Ghostwriting Interview

Christine Armstrong is a force to be reckoned with. As a community organizer, cultural strategist, educator, community advocate, and graduate student, Armstrong has a gift for connecting experts across various disciplines and experiences to create equitable communities. Incorporating the arts, culture, and education might be passions of Christine Armstrong, but the intersectionality of her work amplifies her impact.

As a champion of diversity, equity and inclusion for over ten years, Christine Armstrong’s work focuses on empowerment and social equity. As the present Managing Director at Transformative Culture project, Armstrong’s efforts allow youth and adult artists to strengthen their social and economic power through art expression. Additionally, Armstrong is an active board member at Miranda’s Hearth, a 501(c)3 non-profit which seeks to remove barriers to the arts and to build community for people of all backgrounds. At Lesley University, where she is a current M.Ed. candidate of Art, Community, and Education, Armstrong amplifies her Community Planning and Youth Work degree from University of Massachusetts at Boston while integrating her relevant personal and professional experience.

This experience comes with constant reminders of institutional barriers for people of color, specifically women of color. Armstrong employs her resilient experience to illuminate and erode these unjust hurdles in higher education through the foundations of arts and culture.

In one of her latest works, “Tears, Tiers and Ivory Towers,” Christine Armstrong creates an installation reflective of personal and collective experiences of women of color in higher education. Comprised of books in white and traditional African textiles and adorned with military figurines, the viewer must navigate the systematic barriers and climb to institutional enlightenment.

Christine Armstrong’s poignant work as a student, artist, and community organizer make her an asset to the advancement of peoples, collectively. Her aspirations to become a tenured professor, when achieved, will allow Christine Armstrong to incorporate much needed perspectives, theories, and cumulative knowledge about DEI in the community arts sector while she simultaneously mentors marginalized populations and their allies through higher education.

You can see her personal website here: https://culturalequity.wordpress.com/

“seeing the doubleness of work”

According to French cultural anthropologist Claude Levi-Strauss, things that matter happen along binary lines.

Do you agree with Levi-Strauss? Record the binary pairings in your work. Does duality clarify direction?

As I grow older, I do not believe in binaries. I see concepts in a circular fashion. Like a circuit, concepts exist in moments around a topic or theme. Sometimes, that circuit is more like a sphere, other times it’s like vapor.

I believe words can exist in a binary, but “things that matter” are in a space with far more dimensions.

Binary pairings in my work: birth/death, break/mend, build/destroy, random/rhythm, chaos/harmony, invisible/visible, honest/closed, public/private.

Plain and simple, I do not believe duality clarifies direction. For me, understanding concepts the way I previously described allows me to best understand direction. Progression exists the same way, though some concepts are more viscous than others.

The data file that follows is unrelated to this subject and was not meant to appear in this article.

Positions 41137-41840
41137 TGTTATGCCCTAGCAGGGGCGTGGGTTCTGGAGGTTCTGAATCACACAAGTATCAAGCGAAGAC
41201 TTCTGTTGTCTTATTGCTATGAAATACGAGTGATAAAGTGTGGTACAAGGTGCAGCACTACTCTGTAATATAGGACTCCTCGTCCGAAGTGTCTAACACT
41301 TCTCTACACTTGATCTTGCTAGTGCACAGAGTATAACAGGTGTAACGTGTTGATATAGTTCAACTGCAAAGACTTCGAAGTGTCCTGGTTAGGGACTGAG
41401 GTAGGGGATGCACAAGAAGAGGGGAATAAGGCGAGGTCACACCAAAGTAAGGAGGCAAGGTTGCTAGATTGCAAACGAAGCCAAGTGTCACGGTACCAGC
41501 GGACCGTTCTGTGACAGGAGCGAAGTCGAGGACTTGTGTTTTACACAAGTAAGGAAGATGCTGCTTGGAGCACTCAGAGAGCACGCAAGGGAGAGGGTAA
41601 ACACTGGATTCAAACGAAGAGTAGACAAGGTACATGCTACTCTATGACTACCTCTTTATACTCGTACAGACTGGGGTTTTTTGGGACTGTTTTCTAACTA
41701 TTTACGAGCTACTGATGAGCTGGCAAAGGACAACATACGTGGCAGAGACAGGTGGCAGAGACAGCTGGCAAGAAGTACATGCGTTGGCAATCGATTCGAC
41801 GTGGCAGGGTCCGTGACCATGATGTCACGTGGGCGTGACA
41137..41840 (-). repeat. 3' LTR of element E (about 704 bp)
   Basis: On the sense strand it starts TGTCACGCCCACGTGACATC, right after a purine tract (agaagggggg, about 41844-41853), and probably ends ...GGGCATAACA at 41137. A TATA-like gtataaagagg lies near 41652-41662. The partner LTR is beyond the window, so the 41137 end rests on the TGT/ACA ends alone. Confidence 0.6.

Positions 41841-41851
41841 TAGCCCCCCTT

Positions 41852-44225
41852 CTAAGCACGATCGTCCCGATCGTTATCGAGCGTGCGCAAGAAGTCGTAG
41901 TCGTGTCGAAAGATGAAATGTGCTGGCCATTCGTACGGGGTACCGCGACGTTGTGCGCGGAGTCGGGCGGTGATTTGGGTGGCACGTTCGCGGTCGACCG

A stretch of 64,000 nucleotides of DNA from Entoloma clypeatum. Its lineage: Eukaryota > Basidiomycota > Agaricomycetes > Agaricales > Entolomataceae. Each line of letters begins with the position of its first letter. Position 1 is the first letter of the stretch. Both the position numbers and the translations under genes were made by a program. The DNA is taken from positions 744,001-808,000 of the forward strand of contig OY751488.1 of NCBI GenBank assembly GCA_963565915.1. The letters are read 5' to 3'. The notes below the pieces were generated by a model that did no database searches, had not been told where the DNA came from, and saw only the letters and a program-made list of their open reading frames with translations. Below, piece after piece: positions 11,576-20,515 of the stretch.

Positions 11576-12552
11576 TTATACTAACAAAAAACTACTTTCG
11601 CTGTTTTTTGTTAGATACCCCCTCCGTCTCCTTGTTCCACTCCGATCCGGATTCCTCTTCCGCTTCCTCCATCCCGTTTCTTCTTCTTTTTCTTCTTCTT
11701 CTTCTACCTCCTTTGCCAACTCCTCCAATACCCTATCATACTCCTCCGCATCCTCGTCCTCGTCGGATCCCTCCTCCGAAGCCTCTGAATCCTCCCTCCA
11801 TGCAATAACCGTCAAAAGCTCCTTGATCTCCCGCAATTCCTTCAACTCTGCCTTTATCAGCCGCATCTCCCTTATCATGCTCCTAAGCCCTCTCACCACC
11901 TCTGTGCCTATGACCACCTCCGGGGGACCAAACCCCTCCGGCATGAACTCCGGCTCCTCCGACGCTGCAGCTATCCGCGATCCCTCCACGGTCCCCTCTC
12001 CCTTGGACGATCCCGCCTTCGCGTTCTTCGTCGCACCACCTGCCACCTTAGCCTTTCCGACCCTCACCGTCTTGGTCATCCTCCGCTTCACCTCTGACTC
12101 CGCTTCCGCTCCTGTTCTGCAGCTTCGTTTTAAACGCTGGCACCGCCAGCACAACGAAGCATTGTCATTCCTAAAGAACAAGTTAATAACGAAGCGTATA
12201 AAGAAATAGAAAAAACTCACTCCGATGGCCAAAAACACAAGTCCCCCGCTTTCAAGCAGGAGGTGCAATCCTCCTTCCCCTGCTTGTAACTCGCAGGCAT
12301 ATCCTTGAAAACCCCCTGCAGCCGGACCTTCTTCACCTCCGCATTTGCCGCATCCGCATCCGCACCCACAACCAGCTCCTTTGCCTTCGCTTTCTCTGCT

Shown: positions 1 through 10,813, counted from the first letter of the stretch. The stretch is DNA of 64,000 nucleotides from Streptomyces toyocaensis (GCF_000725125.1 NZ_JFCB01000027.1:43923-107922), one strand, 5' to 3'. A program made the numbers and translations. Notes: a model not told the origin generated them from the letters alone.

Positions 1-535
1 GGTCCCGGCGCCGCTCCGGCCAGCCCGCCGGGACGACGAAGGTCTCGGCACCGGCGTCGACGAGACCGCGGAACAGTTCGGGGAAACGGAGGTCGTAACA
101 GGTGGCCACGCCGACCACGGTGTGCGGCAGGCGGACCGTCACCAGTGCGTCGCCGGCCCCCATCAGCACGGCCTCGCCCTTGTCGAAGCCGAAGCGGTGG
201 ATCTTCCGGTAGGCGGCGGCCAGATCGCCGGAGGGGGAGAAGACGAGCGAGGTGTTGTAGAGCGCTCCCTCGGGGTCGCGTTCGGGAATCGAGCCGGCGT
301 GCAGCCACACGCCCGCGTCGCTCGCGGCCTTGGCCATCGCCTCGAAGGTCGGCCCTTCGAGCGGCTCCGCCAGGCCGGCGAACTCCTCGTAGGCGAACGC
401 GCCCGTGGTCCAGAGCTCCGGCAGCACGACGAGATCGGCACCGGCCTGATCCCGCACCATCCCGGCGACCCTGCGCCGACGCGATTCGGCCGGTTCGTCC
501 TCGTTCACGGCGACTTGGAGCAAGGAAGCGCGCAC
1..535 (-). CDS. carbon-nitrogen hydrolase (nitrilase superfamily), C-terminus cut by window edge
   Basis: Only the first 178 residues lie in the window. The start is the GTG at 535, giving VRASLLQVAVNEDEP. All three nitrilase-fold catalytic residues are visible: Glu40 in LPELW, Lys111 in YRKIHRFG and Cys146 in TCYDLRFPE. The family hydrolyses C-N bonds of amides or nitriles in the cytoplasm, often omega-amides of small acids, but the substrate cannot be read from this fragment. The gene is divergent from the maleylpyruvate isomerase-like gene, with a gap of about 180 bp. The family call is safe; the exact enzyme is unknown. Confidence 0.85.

“pairing words and images”

Make three word/image pairs that draw out and bring to light core ideas in your work. One is harmonious, one is a collision, the third is a combination of a word and image.

Collaborate:

Section of a student designed, facilitated, and created mural at one of Cat Beaudoin’s former schools where she taught K-6 visual arts in Phoenix, Arizona, United States.

Breathe:

“Practicing Mindfulness in a Dying World,” Collage. 2019. 14 x 8 inches.
(This is not) “The Treachery of Images (This is not a Pipe),” Oil on Canvas. 1929. 23 3/4 x 31 15/16 x 1 inch.

“alphabetical list as inventory”

Review “key words,” “matrix map,” and your collection of writings. Create an alphabetical inventory.

action

art

artist

assumptions

capital

children

collective

communication

community

contemporary

context

culture

design

develop

discussion

ecological

education

engage

environmental

expectations

experience

explore

generations

greate

history

identity

inclusive

justice

learn

lesson

local

materials

narrative

nature

opportunity

order

personal

practice

process

program

project

public

research

self

social

space

specific

students

understanding

visual

voices

youth

Reading Responses (Week 7)

Selected Assignments

Bedwell: Measuring Joy

Deborah Bedwell articulates my exact fears concerning explaining how your work deserves funding. It’s a bit overwhelming to take concepts like personal and artistic expression and measure them. Nonetheless, Bedwell continues by sharing a “Joy Levels” assessment where program facilitators can observe behaviors of youth in the program and evaluate the frequency of such behaviors.

This article divulges the pathway to which their organization established this framework and who they needed to collaborate with in order to do so. A program planning and evaluation workshop supplemented the voices of those working with youth in the program by establishing a methodological evaluation in which to collect data.

In addition to incorporating these practices into my own community work, I will need to do further research about the “Theory-Based Logic Model Evaluation,” that The Kellogg Foundation uses to assess its programs, which Bedwell confirms is “if-then” based.

“visual hopes”

What are the greatest sources of pain and suffering in the world? Your community? In your country?

World: the climate crisis is exasperating other conflicts and problems around the world. Climate shifts and intensifying storms are projected to lead to minimization of food production, accelerating desertification, flooding, and exacerbating the spread of disease. With declines in water, food, and substantial shelter access, an increase in “environmental refugees” and climate-caused violence are plausible outcomes. In fact, we are seeing these issues arising across the world and in our own country.